Over the last 10 days, nine youths have gone missing in similar circumstances throughout the country. All the missing are either studying or working in renowned institutions, or are part of privileged society. Coincidentally, this matches the profile of the youths responsible for the terrorist attack on the Holey Artisan Bakery.
Among the nine, two were fourth year students of Pabna Medical College – Tanvir Ahmed Tonoy and Jakir Hossain Biplob, missing since November 30 and December 1. Of the others, North South University students Safayet Hossain, 24, and Zayen Hossain Khan Pavel, 23; and Sobuj alias Sujon, 25, and Mehedi Hasan, 27, also went missing on December 1. They were last seen dining together at a restaurant in Banani. Sayeed Anwar Khan, a Banani resident, has remained missing since December 5, while Care Medical College student Imran Farhat, a resident of the Dhaka Cantonment area, disappeared on November 29. Finally, Ahsan Habib, an employee of the National Curriculum and Textbook Board (NCTB), has been untraceable since December 6.
Among the Gulshan attackers, almost all were part of similarly privileged society and all disappeared willingly. Of the deceased militants, Nibras Islam was a student of Monash University in Malaysia, Rohan Imtiaz was a student of Scholastica School, Meer Saameh Mubasher was an 'O' Level candidate at Sunnydale School, Shafiqul Islam Ujjal graduated from the Bogra Government Azizul Haque College and Khairul Islam Payel was a Madrasha student. Meanwhile the Solakiya attaker Abir Rahman was a BBA student at North South University.
Security experts said that the attack on the Holey restaurant has created an atmosphere of fear in people's minds whenever the question of missing youths rears up. After law enforcement drives in the wake of the attack, the Rapid Action Battalion (RAB) published a missing persons list with 69 youths.
Following the anti-militancy drives, during which a number of militant leaders were either captured or killed, Law enforcement officials claimed that the militant organisation was weakening.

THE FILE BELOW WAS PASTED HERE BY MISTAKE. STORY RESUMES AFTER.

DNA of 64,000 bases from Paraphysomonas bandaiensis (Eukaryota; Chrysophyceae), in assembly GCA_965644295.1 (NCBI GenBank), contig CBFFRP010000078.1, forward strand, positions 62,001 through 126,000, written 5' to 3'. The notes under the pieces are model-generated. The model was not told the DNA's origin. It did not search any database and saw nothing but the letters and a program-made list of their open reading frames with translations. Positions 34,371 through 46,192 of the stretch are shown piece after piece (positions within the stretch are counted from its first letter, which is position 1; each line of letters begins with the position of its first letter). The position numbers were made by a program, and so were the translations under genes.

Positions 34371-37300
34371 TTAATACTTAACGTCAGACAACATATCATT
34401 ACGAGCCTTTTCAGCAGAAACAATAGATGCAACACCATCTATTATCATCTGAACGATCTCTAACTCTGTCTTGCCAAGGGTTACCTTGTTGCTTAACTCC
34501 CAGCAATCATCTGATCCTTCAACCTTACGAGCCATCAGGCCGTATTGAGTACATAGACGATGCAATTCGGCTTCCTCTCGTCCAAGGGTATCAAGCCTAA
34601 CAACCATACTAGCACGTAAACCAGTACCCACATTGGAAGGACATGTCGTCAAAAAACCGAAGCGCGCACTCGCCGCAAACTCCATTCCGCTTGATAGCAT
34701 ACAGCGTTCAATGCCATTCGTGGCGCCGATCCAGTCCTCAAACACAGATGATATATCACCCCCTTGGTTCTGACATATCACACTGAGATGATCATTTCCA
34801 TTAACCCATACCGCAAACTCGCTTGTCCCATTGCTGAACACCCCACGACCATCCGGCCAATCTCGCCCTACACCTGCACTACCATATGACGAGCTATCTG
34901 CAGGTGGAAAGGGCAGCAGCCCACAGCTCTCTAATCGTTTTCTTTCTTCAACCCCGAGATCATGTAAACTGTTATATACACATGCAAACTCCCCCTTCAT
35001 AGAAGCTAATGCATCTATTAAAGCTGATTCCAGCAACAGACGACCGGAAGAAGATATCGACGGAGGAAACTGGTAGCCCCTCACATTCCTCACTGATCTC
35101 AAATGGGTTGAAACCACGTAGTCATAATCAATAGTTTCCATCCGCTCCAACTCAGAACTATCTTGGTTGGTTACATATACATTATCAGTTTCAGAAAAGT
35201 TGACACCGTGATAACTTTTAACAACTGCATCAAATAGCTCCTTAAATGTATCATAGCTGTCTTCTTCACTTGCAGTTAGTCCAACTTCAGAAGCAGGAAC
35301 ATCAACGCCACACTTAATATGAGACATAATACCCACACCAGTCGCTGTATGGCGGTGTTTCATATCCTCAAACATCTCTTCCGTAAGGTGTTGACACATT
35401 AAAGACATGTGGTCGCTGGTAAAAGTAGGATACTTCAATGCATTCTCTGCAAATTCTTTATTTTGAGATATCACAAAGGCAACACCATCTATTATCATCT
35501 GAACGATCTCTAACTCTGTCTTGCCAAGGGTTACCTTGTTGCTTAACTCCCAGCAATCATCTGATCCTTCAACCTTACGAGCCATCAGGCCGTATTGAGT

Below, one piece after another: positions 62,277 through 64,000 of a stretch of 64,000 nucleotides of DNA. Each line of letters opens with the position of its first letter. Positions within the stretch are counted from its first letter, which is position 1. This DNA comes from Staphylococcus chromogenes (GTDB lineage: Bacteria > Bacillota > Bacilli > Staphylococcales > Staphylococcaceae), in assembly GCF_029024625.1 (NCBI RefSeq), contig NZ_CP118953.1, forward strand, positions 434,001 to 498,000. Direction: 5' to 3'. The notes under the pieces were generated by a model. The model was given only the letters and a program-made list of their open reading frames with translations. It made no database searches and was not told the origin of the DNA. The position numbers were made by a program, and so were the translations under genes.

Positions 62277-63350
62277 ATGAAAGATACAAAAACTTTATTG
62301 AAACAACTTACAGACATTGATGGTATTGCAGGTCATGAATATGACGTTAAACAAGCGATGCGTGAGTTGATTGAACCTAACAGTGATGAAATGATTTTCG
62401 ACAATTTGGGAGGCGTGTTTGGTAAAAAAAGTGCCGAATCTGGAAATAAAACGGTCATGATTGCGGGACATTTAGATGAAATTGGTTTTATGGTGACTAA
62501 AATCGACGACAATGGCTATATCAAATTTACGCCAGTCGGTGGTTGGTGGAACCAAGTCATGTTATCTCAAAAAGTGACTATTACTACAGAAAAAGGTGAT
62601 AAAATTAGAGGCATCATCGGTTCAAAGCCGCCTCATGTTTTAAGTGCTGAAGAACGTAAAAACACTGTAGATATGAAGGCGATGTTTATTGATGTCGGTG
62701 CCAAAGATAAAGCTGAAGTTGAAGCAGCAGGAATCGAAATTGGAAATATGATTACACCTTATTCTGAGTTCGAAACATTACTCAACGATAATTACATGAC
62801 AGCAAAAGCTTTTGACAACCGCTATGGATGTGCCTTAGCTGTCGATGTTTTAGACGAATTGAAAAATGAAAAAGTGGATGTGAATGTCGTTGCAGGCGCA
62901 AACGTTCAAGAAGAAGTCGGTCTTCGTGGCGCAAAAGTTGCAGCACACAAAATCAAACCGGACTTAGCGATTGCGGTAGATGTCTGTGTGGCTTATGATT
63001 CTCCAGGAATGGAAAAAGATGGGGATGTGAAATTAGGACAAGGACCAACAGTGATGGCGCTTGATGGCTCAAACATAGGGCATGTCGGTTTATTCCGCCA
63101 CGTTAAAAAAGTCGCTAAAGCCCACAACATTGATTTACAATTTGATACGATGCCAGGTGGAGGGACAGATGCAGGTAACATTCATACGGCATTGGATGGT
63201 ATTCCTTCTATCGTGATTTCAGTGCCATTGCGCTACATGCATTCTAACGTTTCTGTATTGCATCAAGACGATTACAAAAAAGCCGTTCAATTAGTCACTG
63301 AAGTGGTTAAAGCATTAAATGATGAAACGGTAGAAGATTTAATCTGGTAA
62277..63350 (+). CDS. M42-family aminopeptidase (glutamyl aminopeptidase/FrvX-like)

However, security experts claimed that the radicalisation process was not stopped, despite this weakening of the organisation. As such, law enforcers must remain vigilant for radicalised individuals who may emerge in the future.
Monirul Islam, additional commissioner and chief of the counter terrorism and transnational crime unit (CTTC) told the Dhaka Tribune: “In recent days, militant outfits have become weak organizationally and there is no possibility of a den remaining in Dhaka.”
However, militancy is neither established nor removable in a single day, and therefore caution and vigilance is paramount, he added.
“We are collecting information on the missing to find out what happened to them” Monirul said.
Security expert Brig Gen (retd) M Shakhawat Hossain told the Dhaka Tribune that despite facing major crackdown, militant groups are still active and continue to recruit.
“These people need to be located, whether they are still in the country or are being trained abroad.
“Bangladesh's internal security will remain on a knife's edge if these missing people can't be found.”
While talking to the Dhaka Tribune, another security expert Maj Gen (retd) Abdur Rashid said the current trend of missing youths is similar to what happened before the Holey Artisan attack.
“So doubts will remain on whether they are militants or simply left their houses for other reasons till they are found or located.”